, 629 (193 SE2d 827
) (1972); Wiley, Parish & Co. v. Smith, 3 Ga. 551
, 557 (1847).
(a) We hold that the trial court was correct in ruling that the Item II bequest is to be funded with municipal bonds valued at fair market value as of the date this bequest is actually funded. In this bequest, the testator uses the word "sum," as opposed to the term "principal sum," and this bequest is given to the testator's wife in fee simple rather than in trust. It is also significant that this bequest escapes federal estate taxation because of the marital deduction. For the foregoing reasons, we conclude that the testator intended to fund the Item II bequest with municipal bonds valued at fair market value.
(b) However, the Item IV and V bequests are in trust, and the intent of these bequests is to provide the beneficiaries with certain specified incomes. The income generated by the municipal bonds remains constant despite fluctuations in their market value between the date the bonds were issued and the date they will be retired. In the Item IV and V bequests, the testator uses the term "principal sum," and, as previously stated, in the bond market this means face value. Therefore, we conclude that the Item IV and V bequests are to be funded with municipal bonds valued at face value.
3. The next questions we face concern how the various bequests in the will are to be classified and the order in which they will abate. In determining the order of abatement, the initial question we must ask is, again, what did the testator intend? Aside from the direction in Item I of the will that estate, inheritance and death taxes be paid out of the residue, the language employed in the will does not contain any expression of an intention by the testator to regulate the order of abatement. However, there do exist rules of law governing the order of abatement in the absence of an expression of intention by the testator.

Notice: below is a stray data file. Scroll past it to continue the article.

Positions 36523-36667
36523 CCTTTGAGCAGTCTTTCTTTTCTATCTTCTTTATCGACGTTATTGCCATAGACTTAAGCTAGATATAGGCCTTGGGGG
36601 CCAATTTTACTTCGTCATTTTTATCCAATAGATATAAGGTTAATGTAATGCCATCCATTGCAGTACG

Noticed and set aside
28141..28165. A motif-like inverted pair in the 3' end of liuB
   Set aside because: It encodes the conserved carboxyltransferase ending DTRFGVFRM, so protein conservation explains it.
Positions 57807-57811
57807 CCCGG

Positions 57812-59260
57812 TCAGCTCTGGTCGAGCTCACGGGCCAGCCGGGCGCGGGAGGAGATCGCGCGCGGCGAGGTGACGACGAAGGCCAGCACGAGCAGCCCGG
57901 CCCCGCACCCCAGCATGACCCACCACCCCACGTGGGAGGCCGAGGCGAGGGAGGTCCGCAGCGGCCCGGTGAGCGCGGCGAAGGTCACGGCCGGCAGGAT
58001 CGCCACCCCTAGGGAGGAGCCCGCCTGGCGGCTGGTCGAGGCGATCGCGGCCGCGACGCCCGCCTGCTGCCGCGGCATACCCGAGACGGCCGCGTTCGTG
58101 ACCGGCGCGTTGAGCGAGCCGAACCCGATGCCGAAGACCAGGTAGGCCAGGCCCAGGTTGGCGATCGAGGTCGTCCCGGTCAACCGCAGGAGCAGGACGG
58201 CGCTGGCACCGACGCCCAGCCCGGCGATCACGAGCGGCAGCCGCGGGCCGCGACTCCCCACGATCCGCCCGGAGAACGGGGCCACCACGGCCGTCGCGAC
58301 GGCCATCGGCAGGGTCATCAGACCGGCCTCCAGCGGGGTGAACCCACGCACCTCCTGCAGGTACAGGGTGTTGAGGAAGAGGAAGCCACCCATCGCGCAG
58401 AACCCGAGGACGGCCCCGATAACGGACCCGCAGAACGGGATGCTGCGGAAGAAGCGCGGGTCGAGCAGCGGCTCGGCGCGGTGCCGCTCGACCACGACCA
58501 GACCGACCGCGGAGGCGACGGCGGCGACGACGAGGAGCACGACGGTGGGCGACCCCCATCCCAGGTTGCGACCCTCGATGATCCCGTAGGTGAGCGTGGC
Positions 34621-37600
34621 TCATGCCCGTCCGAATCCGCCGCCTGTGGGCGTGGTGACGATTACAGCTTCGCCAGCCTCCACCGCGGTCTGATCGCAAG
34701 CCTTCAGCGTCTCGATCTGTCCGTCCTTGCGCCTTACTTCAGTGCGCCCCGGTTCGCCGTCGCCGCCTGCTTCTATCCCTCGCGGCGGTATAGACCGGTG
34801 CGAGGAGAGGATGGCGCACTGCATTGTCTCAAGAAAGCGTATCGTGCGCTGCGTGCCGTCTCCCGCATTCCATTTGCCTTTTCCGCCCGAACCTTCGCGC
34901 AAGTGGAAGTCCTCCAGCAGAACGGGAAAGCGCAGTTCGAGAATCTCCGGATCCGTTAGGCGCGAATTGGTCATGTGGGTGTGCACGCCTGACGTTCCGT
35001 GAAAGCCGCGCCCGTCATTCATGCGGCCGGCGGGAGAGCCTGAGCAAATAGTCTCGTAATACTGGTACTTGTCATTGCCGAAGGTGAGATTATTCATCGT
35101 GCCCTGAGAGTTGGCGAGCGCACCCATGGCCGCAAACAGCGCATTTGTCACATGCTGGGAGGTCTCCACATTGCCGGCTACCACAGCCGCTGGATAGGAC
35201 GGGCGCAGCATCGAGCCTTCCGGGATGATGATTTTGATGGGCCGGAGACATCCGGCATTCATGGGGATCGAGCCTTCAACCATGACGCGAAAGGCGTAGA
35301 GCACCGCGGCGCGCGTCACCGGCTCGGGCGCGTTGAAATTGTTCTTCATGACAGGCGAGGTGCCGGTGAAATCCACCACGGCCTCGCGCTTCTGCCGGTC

"It is the general rule that debts of a testator shall be paid, first, from the property charged with the debts by the terms of the will; and, unless otherwise directed by the will, next, from the residuum or the undevised estate; next, from general legacies, which shall abate pro rata; and, finally, specific legacies shall contribute. Code 113-821, 113-1509." Daniel v. Denham, 223 Ga. 544
, 547 (156 SE2d 906
Although Code 113-808 recognizes only general and specific legacies, the cases recognize a third type of legacy, referred to as a demonstrative legacy. As stated in Bailes v. Halsey, 179 Ga. 182, 184 (175 SE 472) (1934), "Legacies are usually divided into three classes: (1) general or pecuniary; (2) specific; (3) demonstrative."
A specific legacy gives to the named legatee a particular article or item of property owned by the testator, which is identified and distinguished from all others of the same nature, and which may be segregated from the mass of the testator's other property or estate. Henderson v. First Nat. Bank, 189 Ga. 175, 178 (5 SE2d 636) (1939). "A specific legacy is one which operates on property particularly designated." Code 113-808. The primary disadvantage of a specific legacy is that if the particular property described in the specific legacy is disposed of by the testator during his life or cannot be located at his death, it is adeemed and the legatee has no claim on the estate for the value of the legacy. Thompson v. Long, 202 Ga. 718 (44 SE2d 651) (1947).